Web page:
Updated: Nov 14
Trauma disconnects us, making it difficult for us to access the parts of our brain responsible for executive functioning skills. When we understand how trauma impacts us, it becomes easier to see trauma playing out in our day-to-day lives.
What does executive functioning mean?
Executive functioning refers to a set of cognitive processes that are responsible for goal-directed behavior, decision-making, and self-regulation. It involves the ability to plan, organize, initiate, and sustain actions in order to achieve a specific goal. These cognitive processes and skills are also essential for managing and regulating our behavior and emotions.
Although there are many executive functioning skills, and they are deeply interrelated, there are 12 key skills worth knowing. So, what are the 12 executive functioning skills?
What are the 12 executive functioning skills?
Inhibition refers to the ability to control impulses and resist distractions. When we use our inhibition, we exercise self-restraint and intentional decision-making.
2. Task initiation
In addition to not turning every thought into an action, we need our executive functioning skills to transform our desired thoughts into action. This process is task initiation.
3. Working memory
Working memory is the ability to retain information in your mind. Working memory is crucial for task completion, active listening and communication, and critical thinking.
4. Defining and achieving goals
Executive functioning skills are also responsible for our ability to think to the future, create big-picture goals, and break those goals down into smaller action steps. We need our executive functioning skills to achieve goals in addition to setting them.
When we focus, we can say no to distractions, whether they are internal or external. Our ability to focus allows us to hone in on the key points, keep our “north star” in mind, and see a project through to the end.
6. Planning & prioritization
Our executive functioning allows us to understand the big picture and order values, tasks, and goals in order of priority. It also enables us to understand how complex pieces fit together so that we can appropriately plan out steps sequentially.
In addition to organizing tasks through planning, our executive functioning skills are responsible for our ability to organize our thoughts and belongings. When we can access our executive functioning skills, we can think logically and keep our space organized.
8. Time management
Time management is another important executive functioning skill, especially in the landscape of today’s workforce. Time management allows us to appropriately estimate time, allocate resources, and meet deadlines.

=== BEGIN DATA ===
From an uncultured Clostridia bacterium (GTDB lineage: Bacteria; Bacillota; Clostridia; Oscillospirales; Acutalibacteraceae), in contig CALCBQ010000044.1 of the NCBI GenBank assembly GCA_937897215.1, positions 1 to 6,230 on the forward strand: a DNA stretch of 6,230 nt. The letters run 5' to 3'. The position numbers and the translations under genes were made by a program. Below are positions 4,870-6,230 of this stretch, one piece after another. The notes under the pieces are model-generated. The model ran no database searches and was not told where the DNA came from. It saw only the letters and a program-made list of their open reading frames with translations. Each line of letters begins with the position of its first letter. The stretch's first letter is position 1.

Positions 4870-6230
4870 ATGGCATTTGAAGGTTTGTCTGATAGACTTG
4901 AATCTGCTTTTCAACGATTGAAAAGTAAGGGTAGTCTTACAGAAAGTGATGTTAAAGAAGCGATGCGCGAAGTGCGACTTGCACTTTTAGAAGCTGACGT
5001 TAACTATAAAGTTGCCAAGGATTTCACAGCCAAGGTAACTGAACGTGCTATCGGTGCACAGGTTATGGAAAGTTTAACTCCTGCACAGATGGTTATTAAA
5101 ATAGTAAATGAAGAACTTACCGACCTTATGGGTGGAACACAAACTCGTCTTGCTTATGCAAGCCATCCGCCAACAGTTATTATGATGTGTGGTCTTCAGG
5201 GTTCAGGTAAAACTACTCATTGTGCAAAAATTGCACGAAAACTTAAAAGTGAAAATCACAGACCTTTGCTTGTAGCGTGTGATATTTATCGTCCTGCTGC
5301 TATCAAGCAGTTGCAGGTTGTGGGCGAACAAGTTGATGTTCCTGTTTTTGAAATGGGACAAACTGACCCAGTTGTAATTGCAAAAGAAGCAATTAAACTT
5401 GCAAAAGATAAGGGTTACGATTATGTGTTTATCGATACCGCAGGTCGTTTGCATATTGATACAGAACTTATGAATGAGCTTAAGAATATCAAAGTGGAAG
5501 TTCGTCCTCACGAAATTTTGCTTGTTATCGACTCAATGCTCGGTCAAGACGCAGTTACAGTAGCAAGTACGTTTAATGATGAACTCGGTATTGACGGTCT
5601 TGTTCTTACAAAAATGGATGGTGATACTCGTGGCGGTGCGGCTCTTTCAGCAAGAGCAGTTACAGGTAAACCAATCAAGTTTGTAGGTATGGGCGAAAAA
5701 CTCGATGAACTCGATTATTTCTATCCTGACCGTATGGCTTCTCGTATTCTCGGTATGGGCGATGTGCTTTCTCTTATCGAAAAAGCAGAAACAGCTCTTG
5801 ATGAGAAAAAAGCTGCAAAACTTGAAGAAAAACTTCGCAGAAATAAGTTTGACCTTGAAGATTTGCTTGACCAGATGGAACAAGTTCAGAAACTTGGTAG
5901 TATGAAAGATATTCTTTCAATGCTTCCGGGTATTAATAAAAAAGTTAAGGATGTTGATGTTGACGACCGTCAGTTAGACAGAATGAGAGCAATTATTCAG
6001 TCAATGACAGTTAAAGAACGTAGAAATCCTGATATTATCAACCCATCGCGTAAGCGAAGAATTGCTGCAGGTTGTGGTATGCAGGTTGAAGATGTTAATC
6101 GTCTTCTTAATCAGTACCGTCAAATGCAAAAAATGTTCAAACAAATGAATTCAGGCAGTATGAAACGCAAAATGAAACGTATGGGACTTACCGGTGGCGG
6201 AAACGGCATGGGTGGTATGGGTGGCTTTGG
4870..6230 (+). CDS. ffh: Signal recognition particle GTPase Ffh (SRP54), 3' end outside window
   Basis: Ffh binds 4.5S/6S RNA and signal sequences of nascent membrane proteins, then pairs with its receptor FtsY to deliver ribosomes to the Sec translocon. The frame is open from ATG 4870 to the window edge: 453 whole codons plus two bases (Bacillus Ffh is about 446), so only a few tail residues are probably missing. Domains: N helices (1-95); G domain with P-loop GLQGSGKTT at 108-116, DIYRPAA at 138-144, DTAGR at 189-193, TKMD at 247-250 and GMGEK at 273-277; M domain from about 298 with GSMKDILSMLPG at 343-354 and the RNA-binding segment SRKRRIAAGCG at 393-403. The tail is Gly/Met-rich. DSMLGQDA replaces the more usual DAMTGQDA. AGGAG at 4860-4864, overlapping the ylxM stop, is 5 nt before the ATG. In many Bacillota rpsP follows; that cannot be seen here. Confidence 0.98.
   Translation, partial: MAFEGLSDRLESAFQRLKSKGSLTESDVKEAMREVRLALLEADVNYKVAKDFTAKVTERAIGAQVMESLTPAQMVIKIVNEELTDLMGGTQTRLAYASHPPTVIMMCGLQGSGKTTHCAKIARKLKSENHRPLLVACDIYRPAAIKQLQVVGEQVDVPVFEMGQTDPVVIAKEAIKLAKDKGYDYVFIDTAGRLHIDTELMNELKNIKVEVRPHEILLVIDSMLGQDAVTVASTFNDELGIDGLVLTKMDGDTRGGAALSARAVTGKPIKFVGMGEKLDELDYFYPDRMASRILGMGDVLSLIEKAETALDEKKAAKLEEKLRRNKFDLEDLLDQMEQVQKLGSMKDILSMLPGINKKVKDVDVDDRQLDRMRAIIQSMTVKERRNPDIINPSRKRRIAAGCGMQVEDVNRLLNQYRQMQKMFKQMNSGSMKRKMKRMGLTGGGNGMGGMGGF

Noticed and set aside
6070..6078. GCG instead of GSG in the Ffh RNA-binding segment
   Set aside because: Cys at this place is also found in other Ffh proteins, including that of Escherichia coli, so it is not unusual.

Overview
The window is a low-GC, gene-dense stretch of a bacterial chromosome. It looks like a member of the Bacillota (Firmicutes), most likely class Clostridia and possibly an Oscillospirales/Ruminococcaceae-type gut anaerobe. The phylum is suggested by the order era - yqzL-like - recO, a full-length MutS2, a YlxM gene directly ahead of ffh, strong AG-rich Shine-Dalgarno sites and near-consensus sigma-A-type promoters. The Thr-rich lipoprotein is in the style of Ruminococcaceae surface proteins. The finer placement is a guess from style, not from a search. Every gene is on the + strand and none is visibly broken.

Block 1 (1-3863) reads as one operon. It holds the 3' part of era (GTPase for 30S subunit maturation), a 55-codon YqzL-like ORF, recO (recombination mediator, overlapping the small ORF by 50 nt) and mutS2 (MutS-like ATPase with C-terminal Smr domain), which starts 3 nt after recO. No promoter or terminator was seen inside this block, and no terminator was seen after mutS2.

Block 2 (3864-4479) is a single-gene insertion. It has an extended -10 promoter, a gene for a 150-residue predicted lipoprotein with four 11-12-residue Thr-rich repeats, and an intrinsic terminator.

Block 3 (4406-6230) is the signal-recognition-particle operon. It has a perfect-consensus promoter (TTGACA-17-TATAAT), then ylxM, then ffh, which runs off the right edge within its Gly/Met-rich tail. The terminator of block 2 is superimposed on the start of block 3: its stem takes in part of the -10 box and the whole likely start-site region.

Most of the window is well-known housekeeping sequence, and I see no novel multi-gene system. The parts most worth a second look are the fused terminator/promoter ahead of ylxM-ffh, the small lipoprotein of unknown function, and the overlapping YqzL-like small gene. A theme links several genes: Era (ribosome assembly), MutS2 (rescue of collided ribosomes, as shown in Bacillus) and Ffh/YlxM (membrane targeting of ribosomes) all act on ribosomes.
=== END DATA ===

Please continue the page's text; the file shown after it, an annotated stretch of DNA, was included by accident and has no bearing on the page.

Flexibility is the ability to shift. When we are in our executive functioning, we can transition between tasks and mental states, as well as pivot when plans change or we need new solutions.
When we maintain access to our executive functioning skills, we have the ability to observe ourselves and others without judgement. We can self-reflect and evaluate our own thoughts, feelings, and behaviors in addition to understanding how and why others think, feel, and act a certain way.
11. Stress tolerance
Our executive functioning skills are also responsible for our ability to tolerate stress. When we maintain control over the logical parts of our brain, we can remain grounded in reality and coach ourselves through tough times.
12. Emotional regulation
Similarly, our executive functioning is responsible for our ability to regulate our emotions. Whether we are angry or grieving, our executive functioning skills allow us to feel and process our emotions in a healthy way, ensuring our behavior doesn’t harm us or those around us.
Problems with executive functioning
When we experience events that overwhelm our ability to cope, we endure psychological harm. This harm is trauma, and trauma has a profound impact on the mind and body. The trauma-informed model of executive functioning vs. trauma brain helps us connect the impact of trauma to our daily lives.
Trauma rewires the brain, and when we have a trauma response, we become stuck in “trauma brain” mode. When we are in trauma brain mode, it’s like a switch has been flipped, and all connections to the parts of our brain responsible for executive functioning shut down.
As you can imagine, when we are in a trauma state and we cannot emotionally regulate, plan for the future, tolerate stress, or control our impulses, our behaviors become self-destructive and can even harm those around us.
Consider the last time you felt overwhelmed (it happens to all of us). In that moment of overwhelm, what did you do?
Did you lash out at a loved one? Maybe you abandoned your task? Were you more irritable than usual? Did you lose track of time or become anxious that there wasn’t enough time? All of these are trauma responses that indicate you were in a trauma state. All of these are also signs that you were disconnected from your executive functioning.
Building resilience to stay in our executive functioning
Trauma has real consequences for our lives, but having trauma doesn’t mean that you’re doomed to a life without access to your executive functioning skills. There are concrete and evidence-based solutions for healing from trauma and building resilience through trauma-informed change.
Understanding the relationship between trauma and executive functioning is knowledge that empowers us to solve the problem.
Share your thoughts below to engage with our trauma-informed community, or join us for Mindful Mondays on the second Monday of each month.